The controversial Keystone XL Pipeline has been denied a permit by President Obama following a recommendation from the State Department.

President Obama released the following statement on the Keystone XL Pipeline:

January 18, 2012

Earlier today, I received the Secretary of State's recommendation on the pending application for the construction of the Keystone XL Pipeline.  As the State Department made clear last month, the rushed and arbitrary deadline insisted on by Congressional Republicans prevented a full assessment of the pipeline's impact, especially the health and safety of the American people, as well as our environment.  As a result, the Secretary of State has recommended that the application be denied.  And after reviewing the State Department's report, I agree.

This announcement is not a judgment on the merits of the pipeline, but the arbitrary nature of a deadline that prevented the State Department from gathering the information necessary to approve the project and protect the American people.  I'm disappointed that Republicans in Congress forced this decision, but it does not change my Administration's commitment to American-made energy that creates jobs and reduces our dependence on oil.  Under my Administration, domestic oil and natural gas production is up, while imports of foreign oil are down.  In the months ahead, we will continue to look for new ways to partner with the oil and gas industry to increase our energy security -including the potential development of an oil pipeline from Cushing, Oklahoma to the Gulf of Mexico - even as we set higher efficiency standards for cars and trucks and invest in alternatives like biofuels and natural gas.  And we will do so in a way that benefits American workers and businesses without risking the health and safety of the American people and the environment.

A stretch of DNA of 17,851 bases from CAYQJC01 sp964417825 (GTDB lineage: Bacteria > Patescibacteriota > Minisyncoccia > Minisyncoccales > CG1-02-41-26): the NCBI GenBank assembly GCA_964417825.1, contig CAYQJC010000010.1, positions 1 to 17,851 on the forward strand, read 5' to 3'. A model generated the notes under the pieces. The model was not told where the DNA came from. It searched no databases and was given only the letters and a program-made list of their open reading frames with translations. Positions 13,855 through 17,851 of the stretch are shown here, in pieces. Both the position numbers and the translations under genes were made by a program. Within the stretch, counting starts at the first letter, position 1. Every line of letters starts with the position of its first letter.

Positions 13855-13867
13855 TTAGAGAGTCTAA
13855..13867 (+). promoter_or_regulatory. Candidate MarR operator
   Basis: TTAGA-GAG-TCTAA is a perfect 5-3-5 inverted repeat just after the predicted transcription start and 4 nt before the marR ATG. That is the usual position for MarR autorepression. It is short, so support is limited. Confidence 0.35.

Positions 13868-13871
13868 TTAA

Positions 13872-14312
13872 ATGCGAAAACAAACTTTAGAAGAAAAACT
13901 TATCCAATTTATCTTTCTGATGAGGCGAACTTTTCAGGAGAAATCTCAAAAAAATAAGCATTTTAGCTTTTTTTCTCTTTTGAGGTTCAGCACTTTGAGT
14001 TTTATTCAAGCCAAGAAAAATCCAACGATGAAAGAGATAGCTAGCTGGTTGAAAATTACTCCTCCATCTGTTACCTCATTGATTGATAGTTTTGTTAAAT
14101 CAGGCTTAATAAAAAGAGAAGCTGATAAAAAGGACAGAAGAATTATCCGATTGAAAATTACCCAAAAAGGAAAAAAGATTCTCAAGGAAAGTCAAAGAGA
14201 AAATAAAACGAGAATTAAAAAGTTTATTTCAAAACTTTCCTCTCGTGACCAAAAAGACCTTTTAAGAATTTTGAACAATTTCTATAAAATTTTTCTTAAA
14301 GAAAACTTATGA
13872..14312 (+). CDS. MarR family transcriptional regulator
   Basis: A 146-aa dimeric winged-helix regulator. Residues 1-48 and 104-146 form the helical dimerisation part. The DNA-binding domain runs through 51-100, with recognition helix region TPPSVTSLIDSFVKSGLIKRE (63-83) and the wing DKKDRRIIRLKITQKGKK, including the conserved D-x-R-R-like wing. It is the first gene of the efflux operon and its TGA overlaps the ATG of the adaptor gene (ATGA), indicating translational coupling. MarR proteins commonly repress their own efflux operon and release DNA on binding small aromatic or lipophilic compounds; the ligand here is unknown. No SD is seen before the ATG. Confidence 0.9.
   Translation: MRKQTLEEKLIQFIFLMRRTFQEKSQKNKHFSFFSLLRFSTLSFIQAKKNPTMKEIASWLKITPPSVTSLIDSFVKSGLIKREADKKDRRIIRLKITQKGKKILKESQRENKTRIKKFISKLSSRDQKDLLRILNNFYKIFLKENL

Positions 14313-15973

FOX Chief Washington Correspondent James Rosen weighs in on why this decision was made:

The Obama administration wanted to give some more time so that the pipeline could potentially be rerouted so that it wouldn't affect a particular aquifer which gives drinking water to eight states that's located in the state of Nebraska.

The legislation that the President's referring to didn't make any reference to Nebraska it just would've forced the President to make an up or down, yes or no decision on the pipeline by February 21st.

In fact Nebraska would've had unlimited time to study alternate routes.

News of the rejection has spread fast along the campaign trail, making the controversial pipeline an instant issue for GOP presidential candidates.

FOX News Radio's Eben Brown reports:

Newt Gingrich tells a crowd here at Bobby's Barbecue in Warrenville, South Carolina, that the President is stupid to veto the Keystone Project.

(Gingrich)"There's no better word for it. These people are so out of touch with reality, it's as though they were governing Mars."
That remark drew big cheers here. He says the President is undermining American energy independence and security while forcing Canada into a partnership with China. And is preventing the creation of up to 50,000 American jobs.
Mitt Romney, also reacting, says the President is not serious about bringing down unemployment and achieving energy independence.
In Warrenville, South Carolina, Eben Brown, FOX News Radio